Soybean rust was first discovered in Brazil during the 2000/01 growing season and since then, the disease has cost Brazilian producers billions of dollars in control cost and lost production.
The Center for Advanced Studies in Applied Economics (Cepea) worked with the National Plant Protection Bureau (Andef) to monitor the evolution of diseases and pests that impacted Brazilian soybean production over a period of three growing seasons – 2014/15, 2015/16, and 2016/17. Their published resulted concluded that pests and diseases can lower production, hurt the seed quality, and under certain conditions kill the plant. Their recommendation was that producers should try to control the diseases and pests chemically, biologically, and nutritionally including using resistant varieties as soon as the problem is identified.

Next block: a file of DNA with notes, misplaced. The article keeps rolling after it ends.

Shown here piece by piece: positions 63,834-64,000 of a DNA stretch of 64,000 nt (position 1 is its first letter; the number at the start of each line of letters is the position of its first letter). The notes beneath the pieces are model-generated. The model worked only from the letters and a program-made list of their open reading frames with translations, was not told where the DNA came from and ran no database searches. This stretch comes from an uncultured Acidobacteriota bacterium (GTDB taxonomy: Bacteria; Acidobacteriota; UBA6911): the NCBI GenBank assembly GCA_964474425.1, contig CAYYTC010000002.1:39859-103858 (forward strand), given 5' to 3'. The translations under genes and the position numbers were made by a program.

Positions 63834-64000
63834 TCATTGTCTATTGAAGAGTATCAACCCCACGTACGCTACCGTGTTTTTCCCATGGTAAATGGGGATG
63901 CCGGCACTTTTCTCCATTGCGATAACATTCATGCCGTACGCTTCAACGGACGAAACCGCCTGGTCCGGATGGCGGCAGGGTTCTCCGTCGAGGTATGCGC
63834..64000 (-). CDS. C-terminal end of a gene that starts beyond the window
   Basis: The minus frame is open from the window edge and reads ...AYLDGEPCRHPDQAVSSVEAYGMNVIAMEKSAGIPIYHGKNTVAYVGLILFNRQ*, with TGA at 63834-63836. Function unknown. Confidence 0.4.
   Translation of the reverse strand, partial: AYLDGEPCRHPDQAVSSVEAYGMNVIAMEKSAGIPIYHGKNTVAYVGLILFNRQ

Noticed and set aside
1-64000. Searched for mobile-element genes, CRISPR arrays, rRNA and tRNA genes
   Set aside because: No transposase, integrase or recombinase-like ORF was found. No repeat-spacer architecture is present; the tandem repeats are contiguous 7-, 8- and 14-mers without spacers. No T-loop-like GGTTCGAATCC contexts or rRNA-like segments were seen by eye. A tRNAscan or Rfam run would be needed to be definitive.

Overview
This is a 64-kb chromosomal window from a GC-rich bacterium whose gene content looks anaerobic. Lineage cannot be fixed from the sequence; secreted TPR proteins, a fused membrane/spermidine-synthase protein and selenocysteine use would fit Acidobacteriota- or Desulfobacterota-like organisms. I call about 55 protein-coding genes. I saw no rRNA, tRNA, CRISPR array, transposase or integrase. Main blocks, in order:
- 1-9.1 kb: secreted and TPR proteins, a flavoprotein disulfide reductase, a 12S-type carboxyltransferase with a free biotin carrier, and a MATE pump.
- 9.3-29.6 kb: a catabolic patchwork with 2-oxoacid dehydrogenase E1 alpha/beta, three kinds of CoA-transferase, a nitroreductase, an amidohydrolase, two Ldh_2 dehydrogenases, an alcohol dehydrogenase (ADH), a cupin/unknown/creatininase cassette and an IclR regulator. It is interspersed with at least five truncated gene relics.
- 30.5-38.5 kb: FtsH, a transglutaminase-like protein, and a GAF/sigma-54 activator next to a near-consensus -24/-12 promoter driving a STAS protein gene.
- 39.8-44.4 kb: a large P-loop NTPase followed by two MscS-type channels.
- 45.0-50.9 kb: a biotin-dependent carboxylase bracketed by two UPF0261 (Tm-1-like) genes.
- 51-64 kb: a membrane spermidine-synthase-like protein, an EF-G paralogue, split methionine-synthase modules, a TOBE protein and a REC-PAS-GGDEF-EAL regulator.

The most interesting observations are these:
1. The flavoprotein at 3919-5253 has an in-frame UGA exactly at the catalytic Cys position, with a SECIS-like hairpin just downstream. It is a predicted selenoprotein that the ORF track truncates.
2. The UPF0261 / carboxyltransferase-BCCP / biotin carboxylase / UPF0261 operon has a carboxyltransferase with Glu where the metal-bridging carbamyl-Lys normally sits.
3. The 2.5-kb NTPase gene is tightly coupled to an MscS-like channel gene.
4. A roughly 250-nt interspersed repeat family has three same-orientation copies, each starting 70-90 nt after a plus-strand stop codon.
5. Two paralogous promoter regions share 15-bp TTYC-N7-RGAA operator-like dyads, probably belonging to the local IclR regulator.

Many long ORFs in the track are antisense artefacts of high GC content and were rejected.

According to researchers, during the 2016/17 growing season, Brazilian producers spent R$ 8.3 billion on fungicides with 96% of the fungicides used for the control of soybean rust. They spent R$ 6.2 billion on insecticide and R$ 4.8 billion on herbicides for a total of R$ 19.3 billion. These chemical costs equated to 16.5% of the total cost of producing soybeans in Brazil in 2016/17.
Cepea modeled what would happen if farmers did not use fungicides to control soybean rust. They concluded that farmers would save R$ 5.75 billion in control costs, but their soybean production would decline by 30%. They estimated that if Brazil’s soybean production declined by 30%, domestic prices would respond favorably, but even with a 23% increase in domestic soybean prices, farmers would still experience approximately a 14% reduction in gross receipts.